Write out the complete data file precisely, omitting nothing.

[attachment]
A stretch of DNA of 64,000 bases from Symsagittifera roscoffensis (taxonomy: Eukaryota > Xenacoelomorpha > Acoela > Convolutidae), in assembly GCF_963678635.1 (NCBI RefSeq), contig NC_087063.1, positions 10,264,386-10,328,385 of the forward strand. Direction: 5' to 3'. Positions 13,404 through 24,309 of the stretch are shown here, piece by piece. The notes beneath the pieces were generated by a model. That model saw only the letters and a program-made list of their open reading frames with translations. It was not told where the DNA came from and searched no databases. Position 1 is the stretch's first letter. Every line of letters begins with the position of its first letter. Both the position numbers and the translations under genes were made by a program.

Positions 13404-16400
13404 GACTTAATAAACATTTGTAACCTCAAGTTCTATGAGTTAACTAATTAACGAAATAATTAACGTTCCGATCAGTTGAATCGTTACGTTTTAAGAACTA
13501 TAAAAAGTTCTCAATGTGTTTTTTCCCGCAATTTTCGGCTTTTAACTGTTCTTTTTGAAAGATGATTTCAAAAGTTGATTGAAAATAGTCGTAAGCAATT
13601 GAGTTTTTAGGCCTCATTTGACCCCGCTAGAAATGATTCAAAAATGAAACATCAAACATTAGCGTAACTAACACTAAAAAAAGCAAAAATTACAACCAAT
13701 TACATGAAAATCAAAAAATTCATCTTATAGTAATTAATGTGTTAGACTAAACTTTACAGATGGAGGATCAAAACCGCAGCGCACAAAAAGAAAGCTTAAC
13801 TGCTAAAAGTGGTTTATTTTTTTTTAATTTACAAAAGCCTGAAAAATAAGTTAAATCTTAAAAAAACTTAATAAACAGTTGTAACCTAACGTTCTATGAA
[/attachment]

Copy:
A stretch of DNA of 64,000 bases from Symsagittifera roscoffensis (taxonomy: Eukaryota > Xenacoelomorpha > Acoela > Convolutidae), in assembly GCF_963678635.1 (NCBI RefSeq), contig NC_087063.1, positions 10,264,386-10,328,385 of the forward strand. Direction: 5' to 3'. Positions 13,404 through 24,309 of the stretch are shown here, piece by piece. The notes beneath the pieces were generated by a model. That model saw only the letters and a program-made list of their open reading frames with translations. It was not told where the DNA came from and searched no databases. Position 1 is the stretch's first letter. Every line of letters begins with the position of its first letter. Both the position numbers and the translations under genes were made by a program.

Positions 13404-16400
13404 GACTTAATAAACATTTGTAACCTCAAGTTCTATGAGTTAACTAATTAACGAAATAATTAACGTTCCGATCAGTTGAATCGTTACGTTTTAAGAACTA
13501 TAAAAAGTTCTCAATGTGTTTTTTCCCGCAATTTTCGGCTTTTAACTGTTCTTTTTGAAAGATGATTTCAAAAGTTGATTGAAAATAGTCGTAAGCAATT
13601 GAGTTTTTAGGCCTCATTTGACCCCGCTAGAAATGATTCAAAAATGAAACATCAAACATTAGCGTAACTAACACTAAAAAAAGCAAAAATTACAACCAAT
13701 TACATGAAAATCAAAAAATTCATCTTATAGTAATTAATGTGTTAGACTAAACTTTACAGATGGAGGATCAAAACCGCAGCGCACAAAAAGAAAGCTTAAC
13801 TGCTAAAAGTGGTTTATTTTTTTTTAATTTACAAAAGCCTGAAAAATAAGTTAAATCTTAAAAAAACTTAATAAACAGTTGTAACCTAACGTTCTATGAA